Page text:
The reason for that is that rvalue is by definition something without a name. Once we create a parameter out of it and give it a name (“ref” in our example), it stops being an rvalue. “ref” binds to an rvalue, but is in itself an lvalue. We can say ref=42; and it would be legal. Rvalue-ness is not transitive. To convert “ref” back to rvalue, we need to use either move() or forward(). E.g. this works:

class SomeClass;
void f(SomeClass&& ref);
void g(SomeClass&& ref)
{
f(std::move(ref));
}

See also: what is the difference between move() and forward()?

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Originally published at www.ikriv.com. Please leave any comments there.

This is a continuation of the C++ series, previous post here. When I was working on the move semantics example, I ran into two familiar, yet forgotten “features” of C++ that caused me major pain:

  • Template code is not verified for correctness unless instantiated.
  • Any single-parameter constructor creates an implicit conversion.

These annoyances are not created equal: the former is much, much more painful than the latter. Modern C++ is all about templates, but you can write any old nonsense in a template: as long as it can pass the lexer, the template will compile. The real correctness check happens when (and if) the tempalte is instantiated, and in C++ it is often hard to tell when it happens and whether it happens at all, especially if we are talking about a nameless method like a constructor or an assignment operator. In practice this means that it is entirely possible to write a method with a typo, have a program compile and even run, and then discover the error days, weeks, or even months later.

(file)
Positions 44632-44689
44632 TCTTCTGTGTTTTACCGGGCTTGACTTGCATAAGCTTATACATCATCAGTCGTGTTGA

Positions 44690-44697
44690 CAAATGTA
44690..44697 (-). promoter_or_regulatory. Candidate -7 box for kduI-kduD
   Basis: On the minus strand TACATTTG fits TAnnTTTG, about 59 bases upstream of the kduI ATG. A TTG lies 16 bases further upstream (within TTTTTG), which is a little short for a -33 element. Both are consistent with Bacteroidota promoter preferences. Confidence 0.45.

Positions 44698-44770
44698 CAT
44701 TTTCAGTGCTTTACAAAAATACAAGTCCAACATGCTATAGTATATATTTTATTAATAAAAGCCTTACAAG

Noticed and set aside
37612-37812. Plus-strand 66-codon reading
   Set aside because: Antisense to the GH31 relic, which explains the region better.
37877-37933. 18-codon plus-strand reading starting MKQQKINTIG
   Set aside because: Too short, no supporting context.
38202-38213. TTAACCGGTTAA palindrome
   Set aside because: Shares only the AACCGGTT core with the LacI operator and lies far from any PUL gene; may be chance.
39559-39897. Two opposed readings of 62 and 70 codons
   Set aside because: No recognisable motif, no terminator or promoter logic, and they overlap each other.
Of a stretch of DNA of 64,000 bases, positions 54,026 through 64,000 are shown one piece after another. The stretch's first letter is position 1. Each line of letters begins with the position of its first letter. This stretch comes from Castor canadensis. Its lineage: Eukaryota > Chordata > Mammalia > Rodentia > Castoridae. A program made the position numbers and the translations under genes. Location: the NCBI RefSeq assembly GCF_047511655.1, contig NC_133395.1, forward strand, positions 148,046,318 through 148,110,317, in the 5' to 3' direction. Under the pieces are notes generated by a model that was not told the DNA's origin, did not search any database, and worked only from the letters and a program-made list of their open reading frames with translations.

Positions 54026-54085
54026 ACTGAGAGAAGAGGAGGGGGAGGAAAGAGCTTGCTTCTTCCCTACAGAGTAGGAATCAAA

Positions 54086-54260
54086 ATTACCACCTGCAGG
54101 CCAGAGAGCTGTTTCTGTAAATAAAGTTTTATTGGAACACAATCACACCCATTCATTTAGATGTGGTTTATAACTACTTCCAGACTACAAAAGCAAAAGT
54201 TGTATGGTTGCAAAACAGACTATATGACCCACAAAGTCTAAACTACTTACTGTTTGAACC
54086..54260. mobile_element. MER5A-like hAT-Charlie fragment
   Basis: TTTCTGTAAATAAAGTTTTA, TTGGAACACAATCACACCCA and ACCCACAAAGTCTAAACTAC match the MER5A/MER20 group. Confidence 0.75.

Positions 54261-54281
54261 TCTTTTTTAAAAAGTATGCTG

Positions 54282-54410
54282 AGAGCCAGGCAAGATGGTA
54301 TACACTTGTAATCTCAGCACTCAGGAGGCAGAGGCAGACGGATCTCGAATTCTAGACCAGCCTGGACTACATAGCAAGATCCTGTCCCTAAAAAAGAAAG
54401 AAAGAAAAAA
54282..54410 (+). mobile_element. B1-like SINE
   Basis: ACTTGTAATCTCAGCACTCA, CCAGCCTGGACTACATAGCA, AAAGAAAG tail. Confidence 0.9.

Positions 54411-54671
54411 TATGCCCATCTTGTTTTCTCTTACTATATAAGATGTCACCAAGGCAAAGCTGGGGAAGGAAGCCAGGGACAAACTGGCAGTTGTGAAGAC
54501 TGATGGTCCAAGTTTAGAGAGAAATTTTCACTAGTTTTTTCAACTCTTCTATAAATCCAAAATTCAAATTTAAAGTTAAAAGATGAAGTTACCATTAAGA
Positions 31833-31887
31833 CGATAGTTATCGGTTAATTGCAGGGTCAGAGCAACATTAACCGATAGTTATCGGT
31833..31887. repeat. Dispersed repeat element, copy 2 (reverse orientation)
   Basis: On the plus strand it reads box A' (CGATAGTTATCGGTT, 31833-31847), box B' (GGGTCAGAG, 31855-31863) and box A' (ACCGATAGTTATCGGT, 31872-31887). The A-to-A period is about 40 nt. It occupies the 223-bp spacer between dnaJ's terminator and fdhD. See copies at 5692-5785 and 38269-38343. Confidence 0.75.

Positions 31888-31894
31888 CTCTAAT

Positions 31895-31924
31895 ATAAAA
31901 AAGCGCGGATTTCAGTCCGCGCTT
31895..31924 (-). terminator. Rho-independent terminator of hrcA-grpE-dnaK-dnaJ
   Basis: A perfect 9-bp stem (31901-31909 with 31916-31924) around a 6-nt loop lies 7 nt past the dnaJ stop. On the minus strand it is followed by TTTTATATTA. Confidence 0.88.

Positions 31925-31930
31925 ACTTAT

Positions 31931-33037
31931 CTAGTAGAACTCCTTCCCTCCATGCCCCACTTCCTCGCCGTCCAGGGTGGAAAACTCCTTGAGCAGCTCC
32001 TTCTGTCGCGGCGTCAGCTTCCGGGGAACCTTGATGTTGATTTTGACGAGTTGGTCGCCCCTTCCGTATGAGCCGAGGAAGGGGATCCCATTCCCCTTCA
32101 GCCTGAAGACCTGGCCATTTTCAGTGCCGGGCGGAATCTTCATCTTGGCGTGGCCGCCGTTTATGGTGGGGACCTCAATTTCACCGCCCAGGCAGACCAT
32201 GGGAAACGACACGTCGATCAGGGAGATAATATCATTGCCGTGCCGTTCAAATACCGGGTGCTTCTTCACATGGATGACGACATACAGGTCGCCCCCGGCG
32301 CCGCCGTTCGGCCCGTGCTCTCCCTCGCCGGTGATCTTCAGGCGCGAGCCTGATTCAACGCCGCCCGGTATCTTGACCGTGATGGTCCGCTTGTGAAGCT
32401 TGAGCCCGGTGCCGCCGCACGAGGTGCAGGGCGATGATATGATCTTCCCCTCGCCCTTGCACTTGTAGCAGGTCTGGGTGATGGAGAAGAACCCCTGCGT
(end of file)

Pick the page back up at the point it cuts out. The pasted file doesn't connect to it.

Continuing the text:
For instance, if I go to matrix.h in my example and replace assignment operator of the matrix class with the following “code”

matrix& operator=(matrix const& other)
{
  <div style="color:red;font-size:15px">
    FREE PIZZA FOR ALL!!!
  </div>
}

the program still happily compiles. Assignment operator for matrices is not instantiated. Some rudimental checks are done, e.g. &nsbp; compiles, but @override does not: ‘@’ is an illegal character. I am not sure what are the rules exactly (the C++ standard costs top dollar), but anyway, the problem is not limited to typos: you can write code that could not be valid C++ under any circumstances, and it will compile.

Implicit conversions are less frequent, but sometimes more baffling. I have class logger with a constructor along these lines:

class logger
{
public:
    logger(std::ostream& stream) : n_indent(0), m_stream(stream) {}
    ...
}

I then have two operators:

std::ostream& operator<<(std::ostream& stream, logger const& logger);
template<typename T> std::ostream& operator<<(logger const& logger, T&& value);

If I write something like

logger x(cout); 
cout << x;

I get a compilation error: two operators above are in conflict. The first one is applicable, but involves an implicit conversion of the right operand from logger to logger const&, and the second one is applicable, but involves an implicit conversion of the left operand from ostream to logger. C++ cannot choose between the two, and thus complains.